A Matter of Faith

Faith, family and football


I don’t often watch football anymore. It loses its appeal as I get older. 

I did watch the end of the Kansas City/Cincinnati game as it had playoff implications. The game was played in the Chief’s stadium with 90,000 screaming, dancing, enthusiastic fans portraying the exuberance for the sport. For the next week, millions of excited, anxious fans would be watching and hoping their team makes the playoffs.

Total attendance for NFL games in 2022 attendance was 18.82 million fans across the regular season (latest statistics from Gallup and Statista). For the NFL, a total of $18.6 billion ($10 billion of that revenue from media deals between networks and the NFL) was added to their coffers in 2022 (Statista, Sept. 5, 2023). 

In 2022, for 3,777 college games (NCAA divisions I, II and III) there were more than 50 million fans. Millions of those fans will be watching bowl games during the next weeks.

On the other hand, at the end of 2021, Pew Research data showed self-identified Christians made up 63 percent of the American population, a 10 percent drop—mostly among Gen-Zs and Millennials— from the previous decade. The Gallup Research Organization has come up with a similar figure — 69 percent of Americans identify as Christian, yet only 40 percent, or roughly 92 million people, who said they attended worship on the previous weekend. 

A Hadaway and Marler Study conducted in the late ‘90s found Americans tend to exaggerate how often they attend services with only about a fifth of Americans attending church on a weekly basis — half of the Gallup figures. 

Today, 30 million more people live in the U.S. than in 2010 (336 million as from our last census and estimates from immigration, according to the Census Bureau). Over that same period, the share of adults who claimed no religious affiliation climbed to 29 percent (Higher Ground). So, the data shows Christianity declined in the last 30 years, while the share of religiously unaffiliated adults—“Nones”— or those who identify with non-Christian religions, grew by almost 30 million over this period. Thirty-two percent of Archuleta County residents identify as religiously unaffiliated.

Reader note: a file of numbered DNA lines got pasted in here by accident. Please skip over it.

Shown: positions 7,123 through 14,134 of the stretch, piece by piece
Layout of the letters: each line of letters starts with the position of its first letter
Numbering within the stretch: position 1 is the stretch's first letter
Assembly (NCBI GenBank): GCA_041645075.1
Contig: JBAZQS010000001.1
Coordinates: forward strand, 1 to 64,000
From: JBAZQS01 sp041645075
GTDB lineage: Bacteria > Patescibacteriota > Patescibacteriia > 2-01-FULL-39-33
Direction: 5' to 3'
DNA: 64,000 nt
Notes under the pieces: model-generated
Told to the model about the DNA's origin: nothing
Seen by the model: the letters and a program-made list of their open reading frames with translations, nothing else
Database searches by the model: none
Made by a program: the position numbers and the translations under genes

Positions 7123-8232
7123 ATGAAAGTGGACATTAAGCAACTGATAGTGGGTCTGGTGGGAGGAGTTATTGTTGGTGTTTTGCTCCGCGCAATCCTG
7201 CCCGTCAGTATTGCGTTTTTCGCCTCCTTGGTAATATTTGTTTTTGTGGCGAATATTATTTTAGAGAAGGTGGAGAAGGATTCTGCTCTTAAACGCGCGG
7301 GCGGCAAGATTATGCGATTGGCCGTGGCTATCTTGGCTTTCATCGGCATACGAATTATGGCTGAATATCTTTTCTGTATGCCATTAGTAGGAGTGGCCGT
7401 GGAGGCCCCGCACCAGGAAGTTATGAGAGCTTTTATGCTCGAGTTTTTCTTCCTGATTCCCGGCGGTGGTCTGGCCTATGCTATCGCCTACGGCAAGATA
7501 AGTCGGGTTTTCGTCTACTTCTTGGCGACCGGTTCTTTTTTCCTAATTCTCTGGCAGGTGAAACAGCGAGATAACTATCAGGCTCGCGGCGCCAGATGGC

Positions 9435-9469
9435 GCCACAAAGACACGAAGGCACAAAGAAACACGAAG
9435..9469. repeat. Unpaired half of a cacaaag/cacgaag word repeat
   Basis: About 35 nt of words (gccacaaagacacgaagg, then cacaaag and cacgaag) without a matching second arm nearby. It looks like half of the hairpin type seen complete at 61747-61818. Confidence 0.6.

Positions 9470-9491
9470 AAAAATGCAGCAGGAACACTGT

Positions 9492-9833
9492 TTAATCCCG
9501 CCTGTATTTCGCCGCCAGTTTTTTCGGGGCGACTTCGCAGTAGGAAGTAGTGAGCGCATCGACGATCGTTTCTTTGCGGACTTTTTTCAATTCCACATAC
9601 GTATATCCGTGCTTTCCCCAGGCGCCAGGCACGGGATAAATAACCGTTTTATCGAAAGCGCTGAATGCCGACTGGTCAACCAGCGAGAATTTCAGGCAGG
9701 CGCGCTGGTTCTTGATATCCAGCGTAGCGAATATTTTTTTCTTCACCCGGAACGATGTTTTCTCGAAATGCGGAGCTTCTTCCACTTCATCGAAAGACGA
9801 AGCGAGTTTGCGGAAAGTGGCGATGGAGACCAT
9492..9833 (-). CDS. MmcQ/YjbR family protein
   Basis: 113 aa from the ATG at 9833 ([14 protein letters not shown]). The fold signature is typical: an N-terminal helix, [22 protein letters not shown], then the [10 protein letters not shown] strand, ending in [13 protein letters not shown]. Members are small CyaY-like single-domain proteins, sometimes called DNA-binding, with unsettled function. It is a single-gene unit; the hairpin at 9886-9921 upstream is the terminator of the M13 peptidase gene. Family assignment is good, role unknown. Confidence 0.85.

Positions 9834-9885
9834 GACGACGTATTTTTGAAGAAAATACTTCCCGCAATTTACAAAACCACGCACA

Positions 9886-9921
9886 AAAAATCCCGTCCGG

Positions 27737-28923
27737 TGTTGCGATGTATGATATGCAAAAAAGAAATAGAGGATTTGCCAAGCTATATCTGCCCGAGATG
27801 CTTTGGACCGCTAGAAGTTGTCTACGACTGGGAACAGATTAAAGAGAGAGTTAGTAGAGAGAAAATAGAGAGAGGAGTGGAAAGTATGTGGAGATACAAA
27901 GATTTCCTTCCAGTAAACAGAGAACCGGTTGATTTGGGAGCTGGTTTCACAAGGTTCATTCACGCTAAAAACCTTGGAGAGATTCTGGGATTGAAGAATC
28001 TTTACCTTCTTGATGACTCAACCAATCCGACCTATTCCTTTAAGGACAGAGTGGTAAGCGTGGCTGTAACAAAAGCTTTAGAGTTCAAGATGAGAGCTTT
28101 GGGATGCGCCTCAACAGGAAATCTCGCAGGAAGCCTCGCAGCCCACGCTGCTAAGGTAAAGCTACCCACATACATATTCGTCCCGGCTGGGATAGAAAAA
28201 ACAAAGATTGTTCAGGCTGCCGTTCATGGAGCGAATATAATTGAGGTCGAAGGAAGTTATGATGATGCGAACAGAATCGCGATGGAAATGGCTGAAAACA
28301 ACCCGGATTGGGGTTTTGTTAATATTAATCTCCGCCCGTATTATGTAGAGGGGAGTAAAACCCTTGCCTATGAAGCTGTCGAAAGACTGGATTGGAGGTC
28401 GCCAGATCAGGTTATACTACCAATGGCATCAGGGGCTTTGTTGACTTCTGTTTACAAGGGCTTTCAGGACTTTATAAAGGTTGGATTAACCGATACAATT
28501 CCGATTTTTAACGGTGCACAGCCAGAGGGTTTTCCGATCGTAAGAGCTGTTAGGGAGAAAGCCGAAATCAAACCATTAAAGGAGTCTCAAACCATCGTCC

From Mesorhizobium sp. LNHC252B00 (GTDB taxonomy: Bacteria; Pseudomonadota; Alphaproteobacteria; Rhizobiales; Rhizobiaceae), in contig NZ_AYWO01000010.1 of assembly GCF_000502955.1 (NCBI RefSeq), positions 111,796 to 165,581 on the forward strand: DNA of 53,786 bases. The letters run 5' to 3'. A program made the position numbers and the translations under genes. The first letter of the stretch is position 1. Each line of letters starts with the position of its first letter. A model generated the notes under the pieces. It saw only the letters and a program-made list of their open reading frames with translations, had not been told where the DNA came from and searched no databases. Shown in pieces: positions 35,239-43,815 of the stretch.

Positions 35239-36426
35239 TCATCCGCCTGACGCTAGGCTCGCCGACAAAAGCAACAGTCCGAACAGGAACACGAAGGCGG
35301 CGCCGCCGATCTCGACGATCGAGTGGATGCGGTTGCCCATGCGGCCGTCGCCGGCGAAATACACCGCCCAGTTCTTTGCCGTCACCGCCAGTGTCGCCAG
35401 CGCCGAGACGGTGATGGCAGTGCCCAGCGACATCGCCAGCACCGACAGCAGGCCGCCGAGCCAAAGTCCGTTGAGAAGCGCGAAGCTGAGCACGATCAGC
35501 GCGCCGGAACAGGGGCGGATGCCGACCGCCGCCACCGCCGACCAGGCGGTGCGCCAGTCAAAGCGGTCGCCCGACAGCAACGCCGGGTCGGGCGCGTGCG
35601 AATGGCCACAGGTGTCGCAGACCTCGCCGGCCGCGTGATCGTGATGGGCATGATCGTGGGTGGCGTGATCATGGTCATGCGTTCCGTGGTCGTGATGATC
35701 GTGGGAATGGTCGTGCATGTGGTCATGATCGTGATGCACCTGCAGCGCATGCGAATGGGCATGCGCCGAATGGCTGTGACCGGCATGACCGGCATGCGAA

The data shows that Christians are declining as a share of the U.S. adult population, and participate less in their faith and worship than in previous decades. “I’m spiritual,” is the new buzz word among many of the “Nones.” 

Over the same time period, those who attend or watch football games on Sundays increased by 5 percent, according to NFL statistics. Many non-Christian families, and Christians for that matter, put sports and recreation ahead of their faith. 

Watching sports requires no real buy in; just show up, have fun and hope your team wins. Granted, it costs a lot of money and is exciting to watch, but whether your team wins or loses, after a week goes by, the game is behind them and fans go on with their lives.

Being a Christian requires faith and discipline ­­— participation in Sunday services; visiting prisoners, the sick and lonely; education; missions; evangelization; and giving to the poor (Christians give nearly twice as much to charities as do non-Christians, ABS Study, 2023). Christians live a moral life of service and giving. 

Does football take people away from church? Yes, but only as it is representative of the culture we live in today. The real culprits are pleasure, power, money and self-satisfaction. When we, as a culture, lose our common faith in God, we see division in society and loss of morality in the populace. Cultural norms, exemplified by football, becomes problematic when they takes families away from their faith and worship on Sundays — the day of the Lord.

So, enjoy your sports, but keep faithful to your relationship with Christ and make sure your priorities are right: faith, family and football, and not football, family and faith.

This column may include both fiction and nonfiction, and views expressed do not necessarily represent those of The SUN. Submissions can be sent to editor@pagosasun.com.